08/01/2015 Dyslexia And Text-To-Speech
The word dyslexia is derived from Greek, it translates as “difficulty with words”.
Dyslexia affects an individual’s learning, such that they may struggle in areas such as reading, spelling, writing and speaking. The British Dyslexia Association found that 10% of the current UK population has dyslexia.
This is where text-to-speech comes in to its own, it can act as an assistant to those who suffer from dyslexia and be part of their reading, working and learning processes. Quite often dyslexic learners find it easier to process information through listening. CereProc's advanced text-to-speech technology which sounds realistic and at a high quality. The user is able to enjoy listening to long text without having to deal with the repetitive and robotic drone traditionally associated with lesser-quality artificial voices. CereProc offers a wide range of regional accents, allowing users to select the voice that will be perfect for them.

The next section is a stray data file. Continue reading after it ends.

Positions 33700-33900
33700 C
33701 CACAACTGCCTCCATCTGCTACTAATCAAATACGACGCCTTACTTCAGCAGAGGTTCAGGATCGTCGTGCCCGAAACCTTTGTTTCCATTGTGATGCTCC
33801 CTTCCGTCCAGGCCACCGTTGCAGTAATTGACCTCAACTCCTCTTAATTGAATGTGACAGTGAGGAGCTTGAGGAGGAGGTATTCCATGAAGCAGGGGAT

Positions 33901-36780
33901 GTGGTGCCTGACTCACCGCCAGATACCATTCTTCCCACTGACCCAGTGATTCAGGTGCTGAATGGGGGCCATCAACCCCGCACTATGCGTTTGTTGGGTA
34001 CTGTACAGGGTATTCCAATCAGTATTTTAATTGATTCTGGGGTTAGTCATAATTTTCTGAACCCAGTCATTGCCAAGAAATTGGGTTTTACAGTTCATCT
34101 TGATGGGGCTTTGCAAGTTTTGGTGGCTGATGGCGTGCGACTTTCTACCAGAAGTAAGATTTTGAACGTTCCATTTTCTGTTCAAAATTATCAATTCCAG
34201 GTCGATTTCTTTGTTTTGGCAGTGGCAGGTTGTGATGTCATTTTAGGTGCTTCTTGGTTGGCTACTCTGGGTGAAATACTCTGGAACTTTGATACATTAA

CereProc text-to-speech voices act as high quality replacement to the default voice provided by a device, therefore once it has been purchased it will automatically appear in the default system. As the voice has no dedicated interface, a third party software will be required such as Balabolka. This is a free software where users can use it for various tasks such as basic text-to-speech, reading ebooks as well as creating audio files. A very useful tool for who those have dyslexia.
CereProc have worked with Jisc and Call Scotland to provide high quality natural sounding voices to schools in England (Jess and Jack) and Scotland (Heather and Stuart). Check out if you are eligible for these voices here.